yesterday's tennessee

Yesterday's Tennessee


from the collection of Brenda Kirk Fiddler

Photo of Herbert Powers and his oxen. This image appears on a Christmas card.

Transcribed by Brenda Kirk Fiddler

Ownership of Oxen Fulfills Lifelong Dream

By Lillie Younger

June 22, 1972, Lexington Progress

[Photo: "Yesteryear--Mr. and Mrs. Powers pose beside their yoke of oxen and covered wagon. Mr. Powers is holding a grubbing hoe 110 years old while Mrs. Powers holds an old-fashioned cedar water bucket and gourd dipper.]

A 73-year-old Senior Citizen has attained a secret life-long ambition despite the fact that the years have rolled by at a fast rate of speed.

Herbert Powers of the Middleburg community raises oxen to keep the pioneer spirit in America alive.

"When I was a boy of six, my dad gave my older brother a yoke of oxen and my job was to open the gap and lay down the fence for them to go through," the slender, silver-haired farmer recalls. "I always wanted to drive them but my brother said I was too little. From that time on, my desire has been to own a yoke of oxen."

And that's just what the versatile farmer has. Not only does he have one yoke of oxen, but two.

After a century "almost," the dream of a life time comes alive and time rolls backward at the Powers farm.

He raises and trains oxen. A number of years ago he trained his first yoke, Buck, a black Angus, and Baldie, a black and white face. His latest are named Lum and Abner.

"I began training them when they were two months old," he explained. "First I roped them one at a time and then I put halters to them and taught them to stand. I made a two wheel cart from an old cultivator and hitched them to it, one at a time. They ran away at first."

The idea planted in his heart since childhood almost failed to become a reality when the problem of locating a yoke turned up.

"I'd forgotten how to make one but finally I found an old one in an antique shop and used it as a pattern." Not only does he make regular size but also miniature ones for those who want a souvenir from the Powers farm.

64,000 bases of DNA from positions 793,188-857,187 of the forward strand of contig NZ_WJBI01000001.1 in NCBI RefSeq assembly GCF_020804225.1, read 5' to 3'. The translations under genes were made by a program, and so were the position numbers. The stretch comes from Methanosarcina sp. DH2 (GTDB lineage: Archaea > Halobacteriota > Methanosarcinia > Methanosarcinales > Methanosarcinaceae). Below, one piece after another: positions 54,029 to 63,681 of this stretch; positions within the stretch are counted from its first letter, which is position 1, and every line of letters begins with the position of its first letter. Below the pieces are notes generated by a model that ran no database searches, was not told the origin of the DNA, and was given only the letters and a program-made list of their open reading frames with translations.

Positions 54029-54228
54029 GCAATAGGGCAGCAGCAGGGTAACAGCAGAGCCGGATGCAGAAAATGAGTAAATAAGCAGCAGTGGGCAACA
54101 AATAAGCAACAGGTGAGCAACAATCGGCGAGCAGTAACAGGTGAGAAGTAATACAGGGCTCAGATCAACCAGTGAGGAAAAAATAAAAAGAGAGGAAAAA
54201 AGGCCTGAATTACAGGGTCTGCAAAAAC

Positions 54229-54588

"A yoke is made with two loops which fit the oxen's neck and a center hook which holds a chain for snaking logs or attaching a bell in the center ring out clear and loud with each step."

When I put the yoke on Buck and Baldie, they were unhappy and turned in it a time or two. There is danger of choking when oxen turn their yoke.

 He made the bow for his covered wagon and his daughter covered it. A cedar water bucket and a gourd are placed at one end of the wagon which is smilar to the ones which blazed the Santa Fe Trail.

 There is much more to his achievement than just a hobby. Mr. Powers harrows his vegetable garden with his oxen. They are trained to do farm work and snake logs as well as pull the covered wagon on Sundays for entertainment.

The oxen-drawn covered wagon creates a lot of excitement at the Henderson County Fair in Lexington where they have appeared.

 The old West comes alive on Sunday afternoon at the Powers farm when young and old alike scurry to join in a joy ride.

The retired farmer is planning a big celebration this summer. With a twinkle in his eye he took a backward stroll through the pages of history with his plans to share the pioneer activities it will encompass.

"We will show the youngsters how rails were mauled and shingles made to cover houses with a maul and f roe. Also how to plow with a bull tongue plow, wooden beam turning plow, use a grubbing hoe, eye hoe, which was also used to make hoe cakes, consisting of meal and water in the early days. A broad axe used to make cross ties will also be on display."

 From the animal kingdom comes the cow and Mr. Powers plans to show how to milk a cow and explain the steps taken from the teats to the butter, which graces the Powers' dining table.

 Of interest to the ladies will be the process of making lye soap from ashes and meat grease, weaving split bottom chairs and baskets.

"My daughter, Ruby Nell, will be attired in a calico dress in which 10 yards of material went into the making."

 As the agile senior citizen turned in his chair, he said, "We live very much like the pioneers. We grow our food, raise our meal, milk a cow, have hens from which we get our fresh eggs, young chickens which we eat and get our water from a well."

 Recently a replica of the log cabin in which Mr. Powers grew up in has been erected near his rural mail box in front of his home.

"I reap great satisfaction by living in the atmosphere where the heirloom skills are revered as well as practiced."

A date will be set later for the "Big Day" according to Mr. Powers. "It will be a good experience as well as an education to the city slicker and the country folks," he smiled.

Mr. Powers, a brother of Auburn Powers, who published the History of Henderson County in1930, now out of print.

He concludes his statements by saying, "My wife and I enjoy working together and we enjoy the country life to the fullest."

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